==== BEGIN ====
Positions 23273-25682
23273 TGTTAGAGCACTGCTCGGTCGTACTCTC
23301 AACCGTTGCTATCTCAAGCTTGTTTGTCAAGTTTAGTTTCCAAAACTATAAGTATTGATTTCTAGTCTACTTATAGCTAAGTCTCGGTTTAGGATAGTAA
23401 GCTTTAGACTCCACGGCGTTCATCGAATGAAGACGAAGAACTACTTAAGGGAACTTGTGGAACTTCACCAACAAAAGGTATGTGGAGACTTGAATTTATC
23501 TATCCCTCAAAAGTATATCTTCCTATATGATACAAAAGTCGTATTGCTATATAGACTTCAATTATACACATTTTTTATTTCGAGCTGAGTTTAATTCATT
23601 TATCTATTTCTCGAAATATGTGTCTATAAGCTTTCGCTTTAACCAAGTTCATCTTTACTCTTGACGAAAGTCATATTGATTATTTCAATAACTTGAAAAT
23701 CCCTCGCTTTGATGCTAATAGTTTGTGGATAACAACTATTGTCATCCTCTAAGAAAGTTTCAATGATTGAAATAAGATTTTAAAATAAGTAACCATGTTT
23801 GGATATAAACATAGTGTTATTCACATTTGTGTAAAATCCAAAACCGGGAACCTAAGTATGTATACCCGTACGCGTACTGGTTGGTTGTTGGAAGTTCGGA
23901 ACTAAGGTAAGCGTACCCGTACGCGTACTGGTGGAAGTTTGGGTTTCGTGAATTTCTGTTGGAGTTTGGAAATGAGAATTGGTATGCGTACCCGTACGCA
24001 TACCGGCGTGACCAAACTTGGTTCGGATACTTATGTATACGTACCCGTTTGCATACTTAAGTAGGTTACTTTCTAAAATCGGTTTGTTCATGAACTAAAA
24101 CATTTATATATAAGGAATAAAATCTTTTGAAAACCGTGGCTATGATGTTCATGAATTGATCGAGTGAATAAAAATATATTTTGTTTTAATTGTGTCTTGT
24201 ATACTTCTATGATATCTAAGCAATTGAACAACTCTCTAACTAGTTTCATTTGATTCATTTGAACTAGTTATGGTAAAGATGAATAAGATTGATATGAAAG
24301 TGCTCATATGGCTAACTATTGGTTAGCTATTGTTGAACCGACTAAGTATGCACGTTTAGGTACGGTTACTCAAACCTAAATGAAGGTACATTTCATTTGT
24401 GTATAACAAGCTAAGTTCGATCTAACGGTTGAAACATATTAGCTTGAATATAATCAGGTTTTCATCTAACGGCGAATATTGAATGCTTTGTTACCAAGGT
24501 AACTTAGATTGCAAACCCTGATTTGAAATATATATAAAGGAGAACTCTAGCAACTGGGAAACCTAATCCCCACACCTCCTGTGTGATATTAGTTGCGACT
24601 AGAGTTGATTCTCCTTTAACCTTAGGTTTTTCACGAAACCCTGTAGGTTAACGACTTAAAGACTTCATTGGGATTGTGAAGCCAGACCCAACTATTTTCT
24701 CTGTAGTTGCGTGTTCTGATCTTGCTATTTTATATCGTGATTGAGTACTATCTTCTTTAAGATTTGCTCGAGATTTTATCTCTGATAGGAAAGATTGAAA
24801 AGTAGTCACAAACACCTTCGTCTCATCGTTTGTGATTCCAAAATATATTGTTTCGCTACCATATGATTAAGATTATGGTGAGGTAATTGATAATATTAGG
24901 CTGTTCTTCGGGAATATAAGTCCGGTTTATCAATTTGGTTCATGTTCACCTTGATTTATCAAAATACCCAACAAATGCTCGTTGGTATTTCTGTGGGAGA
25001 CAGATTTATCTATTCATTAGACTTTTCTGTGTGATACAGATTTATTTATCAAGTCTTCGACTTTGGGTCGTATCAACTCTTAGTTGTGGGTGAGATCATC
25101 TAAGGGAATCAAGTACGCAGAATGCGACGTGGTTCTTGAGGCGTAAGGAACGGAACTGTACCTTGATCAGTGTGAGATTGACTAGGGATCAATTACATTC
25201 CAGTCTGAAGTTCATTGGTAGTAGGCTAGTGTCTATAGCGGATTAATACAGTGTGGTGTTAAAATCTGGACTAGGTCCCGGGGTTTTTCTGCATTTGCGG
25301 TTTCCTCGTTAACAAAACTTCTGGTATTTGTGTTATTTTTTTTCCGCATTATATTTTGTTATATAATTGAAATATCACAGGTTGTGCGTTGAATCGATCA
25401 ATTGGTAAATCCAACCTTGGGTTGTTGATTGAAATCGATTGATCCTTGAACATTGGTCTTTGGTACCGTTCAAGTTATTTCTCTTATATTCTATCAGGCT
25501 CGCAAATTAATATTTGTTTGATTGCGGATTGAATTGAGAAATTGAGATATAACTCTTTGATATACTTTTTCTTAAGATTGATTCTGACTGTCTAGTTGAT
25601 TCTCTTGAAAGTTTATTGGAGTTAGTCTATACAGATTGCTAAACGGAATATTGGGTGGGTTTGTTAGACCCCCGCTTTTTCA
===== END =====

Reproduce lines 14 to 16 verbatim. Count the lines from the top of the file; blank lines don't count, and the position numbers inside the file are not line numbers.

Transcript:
24401 GTATAACAAGCTAAGTTCGATCTAACGGTTGAAACATATTAGCTTGAATATAATCAGGTTTTCATCTAACGGCGAATATTGAATGCTTTGTTACCAAGGT
24501 AACTTAGATTGCAAACCCTGATTTGAAATATATATAAAGGAGAACTCTAGCAACTGGGAAACCTAATCCCCACACCTCCTGTGTGATATTAGTTGCGACT
24601 AGAGTTGATTCTCCTTTAACCTTAGGTTTTTCACGAAACCCTGTAGGTTAACGACTTAAAGACTTCATTGGGATTGTGAAGCCAGACCCAACTATTTTCT